The Truth about Judging (Matthew 7:1-6)

WW2015-wk41We live in a world that says, “Just love, don’t judge. To judge is to be intolerant.” It is spoken both outside the church and inside the church. The non-Christian will have no problem pulling out and sharing Matthew 7:1 with their Christian neighbor, “Judge not, that you be not judged.” Even some Christians consider any judging to be bad. But to stand on human opinions is the wrong direction to take. We need to ask, “What does Jesus say about this?” While it is true He says what He does in Matthew 7:1, we must remember this verse is within a context. Some judging is bad and sinful but not all judging is. In order to understand what this means, two truths must be put in place: (1) the measurement of judgement and (2) the motive of judging. Jesus tells us not to judge because the same measurement will be used on us (7:1). So, in a sense, a person who says we should not judge has a point. We are not the ones who ultimately have the right to judge or the authority to judge; only God does. Therefore, the measurement of judgment is the Word of God. We all are guilty and fall short of His standard so we approach this subject as repentant sinners. We do not judge by our own standards and we do not judge as those who are self-righteous. In other words, we do not judge hypocritically. This issue is the problem Jesus was discussing when He speaks in terms of “speck” and “log”. The motive in judging, or pointing out other’s sin, is to help them grow in Christ. We do it for their good, not for harm. It is a part of what it means to make disciples. At the same time, we realize before we can make disciples we have to be disciples. This involves examining our own hearts and lives and judging our own sin and going to God with it. Only after we have taken the “log” out of our own eye will we be able to correct our brother or sister in Christ by taking the tiny “speck” in their own eye. Our motive is love and we love when we speak truth and point others to Christ. Therefore, we share with others their need for Jesus as their Savior because they are sinners. We humbly correct our Christian brothers and sisters because they are not living according to the Word of God. So, in summary, the measurement of judgment is the Word of God and motive in judgment is love. We understand God is ultimately the judge so that is why we point others to Him.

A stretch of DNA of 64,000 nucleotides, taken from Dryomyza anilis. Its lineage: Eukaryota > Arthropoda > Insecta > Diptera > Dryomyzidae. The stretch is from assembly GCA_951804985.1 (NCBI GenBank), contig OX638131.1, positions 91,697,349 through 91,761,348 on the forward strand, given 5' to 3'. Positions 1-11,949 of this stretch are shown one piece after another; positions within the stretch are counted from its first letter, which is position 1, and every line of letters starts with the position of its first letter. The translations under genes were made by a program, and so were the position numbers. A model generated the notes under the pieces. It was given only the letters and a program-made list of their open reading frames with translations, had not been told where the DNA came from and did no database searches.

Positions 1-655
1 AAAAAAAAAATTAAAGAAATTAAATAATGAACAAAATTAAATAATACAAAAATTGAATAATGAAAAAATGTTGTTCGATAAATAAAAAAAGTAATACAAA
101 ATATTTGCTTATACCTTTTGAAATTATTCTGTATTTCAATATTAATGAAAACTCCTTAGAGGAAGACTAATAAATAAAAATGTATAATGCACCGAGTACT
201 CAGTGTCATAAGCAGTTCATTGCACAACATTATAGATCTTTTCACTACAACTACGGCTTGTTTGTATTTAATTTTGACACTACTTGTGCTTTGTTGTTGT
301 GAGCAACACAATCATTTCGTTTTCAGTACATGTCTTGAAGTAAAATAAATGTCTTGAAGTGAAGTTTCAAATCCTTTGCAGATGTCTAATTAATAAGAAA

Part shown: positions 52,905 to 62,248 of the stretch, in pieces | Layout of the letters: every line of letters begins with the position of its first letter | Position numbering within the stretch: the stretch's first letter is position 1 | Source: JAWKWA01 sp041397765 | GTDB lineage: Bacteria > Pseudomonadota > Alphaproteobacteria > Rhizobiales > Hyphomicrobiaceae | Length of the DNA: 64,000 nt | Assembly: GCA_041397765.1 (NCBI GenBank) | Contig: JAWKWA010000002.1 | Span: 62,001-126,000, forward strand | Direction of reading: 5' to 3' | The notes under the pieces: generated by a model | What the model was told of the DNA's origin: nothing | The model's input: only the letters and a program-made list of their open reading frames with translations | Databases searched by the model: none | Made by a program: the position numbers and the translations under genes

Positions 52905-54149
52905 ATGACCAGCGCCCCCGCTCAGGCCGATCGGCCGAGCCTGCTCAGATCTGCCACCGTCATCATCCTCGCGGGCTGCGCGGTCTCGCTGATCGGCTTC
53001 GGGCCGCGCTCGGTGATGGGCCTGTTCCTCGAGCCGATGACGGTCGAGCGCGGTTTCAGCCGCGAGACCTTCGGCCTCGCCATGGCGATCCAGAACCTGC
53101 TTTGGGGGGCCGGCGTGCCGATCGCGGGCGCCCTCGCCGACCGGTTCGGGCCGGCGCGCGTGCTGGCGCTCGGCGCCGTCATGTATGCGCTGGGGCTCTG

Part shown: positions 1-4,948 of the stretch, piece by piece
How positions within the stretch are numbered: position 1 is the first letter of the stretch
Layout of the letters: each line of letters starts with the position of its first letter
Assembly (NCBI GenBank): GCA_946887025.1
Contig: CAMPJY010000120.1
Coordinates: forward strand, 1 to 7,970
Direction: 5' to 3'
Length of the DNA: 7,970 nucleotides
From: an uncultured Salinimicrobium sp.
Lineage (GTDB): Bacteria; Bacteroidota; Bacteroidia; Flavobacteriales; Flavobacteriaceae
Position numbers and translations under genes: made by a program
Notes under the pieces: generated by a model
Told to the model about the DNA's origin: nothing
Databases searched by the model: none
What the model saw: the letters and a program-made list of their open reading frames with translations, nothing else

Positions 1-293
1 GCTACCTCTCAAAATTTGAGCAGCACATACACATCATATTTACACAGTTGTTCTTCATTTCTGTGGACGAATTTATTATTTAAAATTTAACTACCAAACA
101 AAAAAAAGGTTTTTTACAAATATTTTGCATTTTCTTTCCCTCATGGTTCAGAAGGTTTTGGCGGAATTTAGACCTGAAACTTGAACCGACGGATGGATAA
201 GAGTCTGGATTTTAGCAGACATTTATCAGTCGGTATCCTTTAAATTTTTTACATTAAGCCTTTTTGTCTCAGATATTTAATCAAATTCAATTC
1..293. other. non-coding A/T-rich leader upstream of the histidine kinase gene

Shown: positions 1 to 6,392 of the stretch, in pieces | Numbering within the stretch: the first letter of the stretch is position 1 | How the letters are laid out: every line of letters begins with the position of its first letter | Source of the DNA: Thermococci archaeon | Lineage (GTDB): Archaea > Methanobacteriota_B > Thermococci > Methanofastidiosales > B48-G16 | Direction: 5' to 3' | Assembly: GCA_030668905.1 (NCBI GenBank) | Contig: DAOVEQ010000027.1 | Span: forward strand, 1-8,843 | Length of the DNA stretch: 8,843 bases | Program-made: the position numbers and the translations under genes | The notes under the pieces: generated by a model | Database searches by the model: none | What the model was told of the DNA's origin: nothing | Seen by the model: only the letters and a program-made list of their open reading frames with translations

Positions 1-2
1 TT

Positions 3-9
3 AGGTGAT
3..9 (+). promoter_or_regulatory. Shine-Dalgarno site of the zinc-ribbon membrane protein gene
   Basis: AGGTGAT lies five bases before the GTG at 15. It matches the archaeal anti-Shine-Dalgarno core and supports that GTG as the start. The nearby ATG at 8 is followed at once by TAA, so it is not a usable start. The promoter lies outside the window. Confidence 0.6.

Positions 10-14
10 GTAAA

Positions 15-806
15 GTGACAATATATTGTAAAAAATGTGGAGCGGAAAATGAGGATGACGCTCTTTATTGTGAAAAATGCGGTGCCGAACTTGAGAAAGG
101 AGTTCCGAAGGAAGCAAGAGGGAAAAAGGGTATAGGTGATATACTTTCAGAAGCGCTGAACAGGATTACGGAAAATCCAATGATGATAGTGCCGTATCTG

Reflection Time:

  • What has been your view on the idea of “do not judge”? How does understanding Matthew 7:1-6 help you deal with this biblically?
  • Before lovingly correcting a Christian brother or sister, examine your own heart and repent of where sin lies in your affections and actions.

Published by Theron St. John

Steward of the Lord Jesus Christ

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